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Goal of Life

The goal is to live a life guided by good ideas. Good ideas come from ongoing improvement – learning new things and error correction – while avoiding systematic blockers. So the goal of life is unbounded progress for your ideas.

Discuss below. Ask questions, express objections, try to elaborate on what this means or how to do it.


Elliot Temple on March 4, 2020

Messages (27)

Somewhat related: http://curi.us/2268-curi-quotes

> in short the purpose of life is to do some productive things that you like.


Alisa at 2:20 PM on March 4, 2020 | #15741 | reply | quote

#15741 How do you think that's related and how is it different?


curi at 2:21 PM on March 4, 2020 | #15742 | reply | quote

#15742 I thought the quote I shared was related to the main post because a "goal" and a "purpose" are related, and because both words are used with reference to one's life.

http://www.websters1913.com/words/Goal :

> 2. The final purpose or aim; the end to which a design tends, or which a person aims to reach or attain.

I haven't thought about the quote and the main post are different.


Alisa at 2:46 PM on March 4, 2020 | #15743 | reply | quote

correction

#15743 Missing word (shown here in italics): I haven't thought about *how* the quote and the main post are different.


Alisa at 2:47 PM on March 4, 2020 | #15744 | reply | quote

> I thought the quote I shared was related to the main post because a "goal" and a "purpose" are related, and because both words are used with reference to one's life.

Yeah they are related. Will you consider how the content of the two statements are related? What do productive things have to do with living guided by good ideas? Or do the statements disagree about how to live?

> I haven't thought about [how] the quote and the main post are different.

Want to think about it?


curi at 2:49 PM on March 4, 2020 | #15745 | reply | quote

I agree the goal is as you said, but I would add that the motivation should be truth seeking. I like rands view of using happiness as the state of non contradictary joy that is self made and that happiness is the state of achievement. I think that being the moral purpose and what you said being the means to it would be a good summary.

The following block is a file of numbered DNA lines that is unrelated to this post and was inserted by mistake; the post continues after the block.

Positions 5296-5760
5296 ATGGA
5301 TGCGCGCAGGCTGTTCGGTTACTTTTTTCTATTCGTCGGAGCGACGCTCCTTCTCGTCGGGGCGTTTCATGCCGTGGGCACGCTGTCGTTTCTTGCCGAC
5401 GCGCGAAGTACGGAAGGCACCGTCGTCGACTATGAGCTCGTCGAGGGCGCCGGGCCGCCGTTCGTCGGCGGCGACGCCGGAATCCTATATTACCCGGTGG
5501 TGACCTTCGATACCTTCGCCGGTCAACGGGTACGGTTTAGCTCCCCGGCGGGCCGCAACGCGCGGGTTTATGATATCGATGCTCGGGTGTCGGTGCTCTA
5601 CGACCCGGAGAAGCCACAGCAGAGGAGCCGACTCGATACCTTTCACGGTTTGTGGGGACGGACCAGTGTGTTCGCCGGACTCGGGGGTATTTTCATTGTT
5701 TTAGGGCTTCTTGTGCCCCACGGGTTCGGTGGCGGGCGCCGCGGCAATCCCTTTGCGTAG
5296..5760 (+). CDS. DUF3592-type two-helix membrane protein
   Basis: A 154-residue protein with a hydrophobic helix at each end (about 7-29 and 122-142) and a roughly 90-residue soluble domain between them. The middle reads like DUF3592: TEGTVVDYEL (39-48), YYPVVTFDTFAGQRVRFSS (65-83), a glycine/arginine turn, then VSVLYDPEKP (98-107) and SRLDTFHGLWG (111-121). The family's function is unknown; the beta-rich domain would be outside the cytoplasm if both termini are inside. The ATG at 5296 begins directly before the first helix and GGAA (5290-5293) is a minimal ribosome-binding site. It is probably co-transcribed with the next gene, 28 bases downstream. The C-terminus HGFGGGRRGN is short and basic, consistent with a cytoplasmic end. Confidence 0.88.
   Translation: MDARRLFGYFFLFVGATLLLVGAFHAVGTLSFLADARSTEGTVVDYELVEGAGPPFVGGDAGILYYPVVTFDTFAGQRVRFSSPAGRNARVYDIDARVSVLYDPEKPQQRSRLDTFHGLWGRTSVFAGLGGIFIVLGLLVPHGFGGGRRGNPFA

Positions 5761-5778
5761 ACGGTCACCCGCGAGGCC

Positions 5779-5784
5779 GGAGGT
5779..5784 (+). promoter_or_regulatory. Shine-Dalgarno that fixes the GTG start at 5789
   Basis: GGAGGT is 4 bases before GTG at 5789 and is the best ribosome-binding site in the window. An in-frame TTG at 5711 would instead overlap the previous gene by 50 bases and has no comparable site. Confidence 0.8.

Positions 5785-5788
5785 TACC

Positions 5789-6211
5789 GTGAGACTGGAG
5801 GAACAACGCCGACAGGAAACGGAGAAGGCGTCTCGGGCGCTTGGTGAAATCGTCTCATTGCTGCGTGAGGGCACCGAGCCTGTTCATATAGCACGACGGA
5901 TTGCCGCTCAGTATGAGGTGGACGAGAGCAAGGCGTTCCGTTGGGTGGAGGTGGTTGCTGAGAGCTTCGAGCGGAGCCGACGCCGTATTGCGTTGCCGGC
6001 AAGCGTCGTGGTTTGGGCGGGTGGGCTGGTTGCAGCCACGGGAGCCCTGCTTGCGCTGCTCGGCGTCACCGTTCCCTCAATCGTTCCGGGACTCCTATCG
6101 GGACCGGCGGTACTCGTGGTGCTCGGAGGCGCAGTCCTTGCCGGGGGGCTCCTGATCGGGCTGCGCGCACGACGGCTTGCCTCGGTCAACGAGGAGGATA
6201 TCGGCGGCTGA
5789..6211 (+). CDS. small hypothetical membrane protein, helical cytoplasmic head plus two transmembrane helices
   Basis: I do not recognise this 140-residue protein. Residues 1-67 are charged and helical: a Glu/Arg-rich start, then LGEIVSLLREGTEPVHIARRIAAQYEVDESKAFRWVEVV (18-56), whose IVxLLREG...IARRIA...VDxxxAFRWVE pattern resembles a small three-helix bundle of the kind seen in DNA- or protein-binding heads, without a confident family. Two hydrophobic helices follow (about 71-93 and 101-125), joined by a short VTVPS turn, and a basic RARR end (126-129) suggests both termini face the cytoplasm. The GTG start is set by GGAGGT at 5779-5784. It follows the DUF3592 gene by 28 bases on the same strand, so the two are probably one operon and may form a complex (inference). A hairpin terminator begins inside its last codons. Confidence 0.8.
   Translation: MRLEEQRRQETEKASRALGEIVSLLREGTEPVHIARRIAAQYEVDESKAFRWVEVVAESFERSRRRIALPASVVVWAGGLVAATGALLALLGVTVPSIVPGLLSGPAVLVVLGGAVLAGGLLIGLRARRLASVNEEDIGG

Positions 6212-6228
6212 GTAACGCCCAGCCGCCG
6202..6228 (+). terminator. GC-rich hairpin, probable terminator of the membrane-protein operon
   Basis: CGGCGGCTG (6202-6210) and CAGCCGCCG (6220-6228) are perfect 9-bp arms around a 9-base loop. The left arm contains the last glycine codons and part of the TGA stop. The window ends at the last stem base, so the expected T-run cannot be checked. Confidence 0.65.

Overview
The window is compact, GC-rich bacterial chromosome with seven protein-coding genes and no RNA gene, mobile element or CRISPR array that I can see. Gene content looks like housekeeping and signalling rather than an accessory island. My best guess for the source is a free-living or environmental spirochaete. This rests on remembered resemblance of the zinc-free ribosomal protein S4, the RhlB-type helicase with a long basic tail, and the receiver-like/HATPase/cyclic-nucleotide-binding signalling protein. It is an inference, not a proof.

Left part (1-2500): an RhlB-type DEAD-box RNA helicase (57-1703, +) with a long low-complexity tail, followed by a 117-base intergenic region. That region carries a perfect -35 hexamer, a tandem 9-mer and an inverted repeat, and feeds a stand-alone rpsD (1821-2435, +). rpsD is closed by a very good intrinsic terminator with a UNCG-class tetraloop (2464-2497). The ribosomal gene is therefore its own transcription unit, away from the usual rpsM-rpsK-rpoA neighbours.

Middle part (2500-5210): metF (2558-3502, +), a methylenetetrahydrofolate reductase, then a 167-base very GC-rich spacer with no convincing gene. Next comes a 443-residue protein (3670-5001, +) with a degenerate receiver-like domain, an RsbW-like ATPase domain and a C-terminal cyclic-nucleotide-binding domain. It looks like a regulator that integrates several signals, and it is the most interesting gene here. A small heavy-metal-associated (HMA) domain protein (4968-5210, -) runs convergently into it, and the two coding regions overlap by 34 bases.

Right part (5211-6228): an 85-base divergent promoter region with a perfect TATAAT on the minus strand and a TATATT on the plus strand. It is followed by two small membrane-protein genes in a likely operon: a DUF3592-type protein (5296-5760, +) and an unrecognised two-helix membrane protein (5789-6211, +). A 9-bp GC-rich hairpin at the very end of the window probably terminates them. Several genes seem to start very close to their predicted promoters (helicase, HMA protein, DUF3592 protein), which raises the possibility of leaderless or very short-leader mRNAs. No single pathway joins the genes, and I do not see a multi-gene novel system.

Mingmecha at 3:02 PM on March 4, 2020 | #15746 | reply | quote

#15746 You say you agree but you're also disagreeing and trying to change what I said. That's social pandering to downplay and hide disagreement. The result is you haven't clearly thought about what my position is, what your position is, how they differ, or what's true.


curi at 5:06 PM on March 4, 2020 | #15748 | reply | quote

I think the goal of life is to maximize my own happiness. Good ideas are an extremely useful tool / means for doing that, but not the goal itself.


Andy Dufresne at 5:15 PM on March 4, 2020 | #15749 | reply | quote

#15749 So you disagree because you think "maximize my own happiness" is a good idea which you should use to guide your life?


curi at 5:48 PM on March 4, 2020 | #15750 | reply | quote

No.

I don't think I understand ideas or abstractions well enough to discuss this to FI standards of precision. I expect to make many errors but I'll give it a go.

I think maximizing happiness is more than an idea. One confusing thing about happiness is that it seems to exist at a lower level abstraction than ideas. But then people needed an idea for happiness at a higher level of abstraction in order to think and talk about it. The happiness idea they created is indeed useful, but people seem to lose the reference to the lower level reality and treat happiness as something like believing the idea "I am happy". And people commonly think of maximizing happiness as an idea exclusively related to mental states.

I think of "happiness" ("flourishing" is another word for it) as describing the total state of an organism. Something like the state which the organism's nature is best suited for living in. That applies to all organisms, which includes humans. For humans of course that includes their mental state, but it's not only their mental state.

Trees (which have zero capacity for ideas) try to maximize their own happiness at the lower level of abstraction. They grow towards sunlight and their roots grow towards water. Not because it's a good idea but because lower level abstractions than ideas determine that sunlight and water increase the tree's happiness.